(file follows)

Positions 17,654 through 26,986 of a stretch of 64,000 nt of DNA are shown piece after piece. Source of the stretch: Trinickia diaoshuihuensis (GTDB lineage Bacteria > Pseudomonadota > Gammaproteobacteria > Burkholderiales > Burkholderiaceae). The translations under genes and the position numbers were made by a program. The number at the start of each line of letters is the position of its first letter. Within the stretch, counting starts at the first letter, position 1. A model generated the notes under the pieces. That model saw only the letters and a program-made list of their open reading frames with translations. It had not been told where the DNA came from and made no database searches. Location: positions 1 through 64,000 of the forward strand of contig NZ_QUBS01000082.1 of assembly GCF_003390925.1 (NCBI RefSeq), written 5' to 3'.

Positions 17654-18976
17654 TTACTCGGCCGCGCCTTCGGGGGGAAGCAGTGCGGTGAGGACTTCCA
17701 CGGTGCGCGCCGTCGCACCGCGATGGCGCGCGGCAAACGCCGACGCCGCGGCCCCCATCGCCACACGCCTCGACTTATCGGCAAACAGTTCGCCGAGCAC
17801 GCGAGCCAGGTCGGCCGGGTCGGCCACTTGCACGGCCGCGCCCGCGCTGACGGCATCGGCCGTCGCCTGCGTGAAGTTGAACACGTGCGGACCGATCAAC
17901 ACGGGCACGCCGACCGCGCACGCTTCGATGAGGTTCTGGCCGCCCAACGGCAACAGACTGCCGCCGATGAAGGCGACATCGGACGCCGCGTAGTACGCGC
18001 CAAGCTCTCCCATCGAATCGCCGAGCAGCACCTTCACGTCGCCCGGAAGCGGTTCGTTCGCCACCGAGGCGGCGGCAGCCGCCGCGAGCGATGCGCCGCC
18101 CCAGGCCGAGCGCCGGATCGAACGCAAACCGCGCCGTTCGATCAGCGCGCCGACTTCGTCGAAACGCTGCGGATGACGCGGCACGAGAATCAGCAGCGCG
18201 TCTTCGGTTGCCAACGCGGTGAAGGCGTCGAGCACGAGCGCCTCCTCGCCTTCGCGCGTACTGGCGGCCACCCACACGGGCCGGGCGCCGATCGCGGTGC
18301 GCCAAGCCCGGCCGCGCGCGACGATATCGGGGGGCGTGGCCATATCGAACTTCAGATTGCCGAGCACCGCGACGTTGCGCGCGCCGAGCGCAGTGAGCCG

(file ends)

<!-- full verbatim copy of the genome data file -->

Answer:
Positions 17,654 through 26,986 of a stretch of 64,000 nt of DNA are shown piece after piece. Source of the stretch: Trinickia diaoshuihuensis (GTDB lineage Bacteria > Pseudomonadota > Gammaproteobacteria > Burkholderiales > Burkholderiaceae). The translations under genes and the position numbers were made by a program. The number at the start of each line of letters is the position of its first letter. Within the stretch, counting starts at the first letter, position 1. A model generated the notes under the pieces. That model saw only the letters and a program-made list of their open reading frames with translations. It had not been told where the DNA came from and made no database searches. Location: positions 1 through 64,000 of the forward strand of contig NZ_QUBS01000082.1 of assembly GCF_003390925.1 (NCBI RefSeq), written 5' to 3'.

Positions 17654-18976
17654 TTACTCGGCCGCGCCTTCGGGGGGAAGCAGTGCGGTGAGGACTTCCA
17701 CGGTGCGCGCCGTCGCACCGCGATGGCGCGCGGCAAACGCCGACGCCGCGGCCCCCATCGCCACACGCCTCGACTTATCGGCAAACAGTTCGCCGAGCAC
17801 GCGAGCCAGGTCGGCCGGGTCGGCCACTTGCACGGCCGCGCCCGCGCTGACGGCATCGGCCGTCGCCTGCGTGAAGTTGAACACGTGCGGACCGATCAAC
17901 ACGGGCACGCCGACCGCGCACGCTTCGATGAGGTTCTGGCCGCCCAACGGCAACAGACTGCCGCCGATGAAGGCGACATCGGACGCCGCGTAGTACGCGC
18001 CAAGCTCTCCCATCGAATCGCCGAGCAGCACCTTCACGTCGCCCGGAAGCGGTTCGTTCGCCACCGAGGCGGCGGCAGCCGCCGCGAGCGATGCGCCGCC
18101 CCAGGCCGAGCGCCGGATCGAACGCAAACCGCGCCGTTCGATCAGCGCGCCGACTTCGTCGAAACGCTGCGGATGACGCGGCACGAGAATCAGCAGCGCG
18201 TCTTCGGTTGCCAACGCGGTGAAGGCGTCGAGCACGAGCGCCTCCTCGCCTTCGCGCGTACTGGCGGCCACCCACACGGGCCGGGCGCCGATCGCGGTGC
18301 GCCAAGCCCGGCCGCGCGCGACGATATCGGGGGGCGTGGCCATATCGAACTTCAGATTGCCGAGCACCGCGACGTTGCGCGCGCCGAGCGCAGTGAGCCG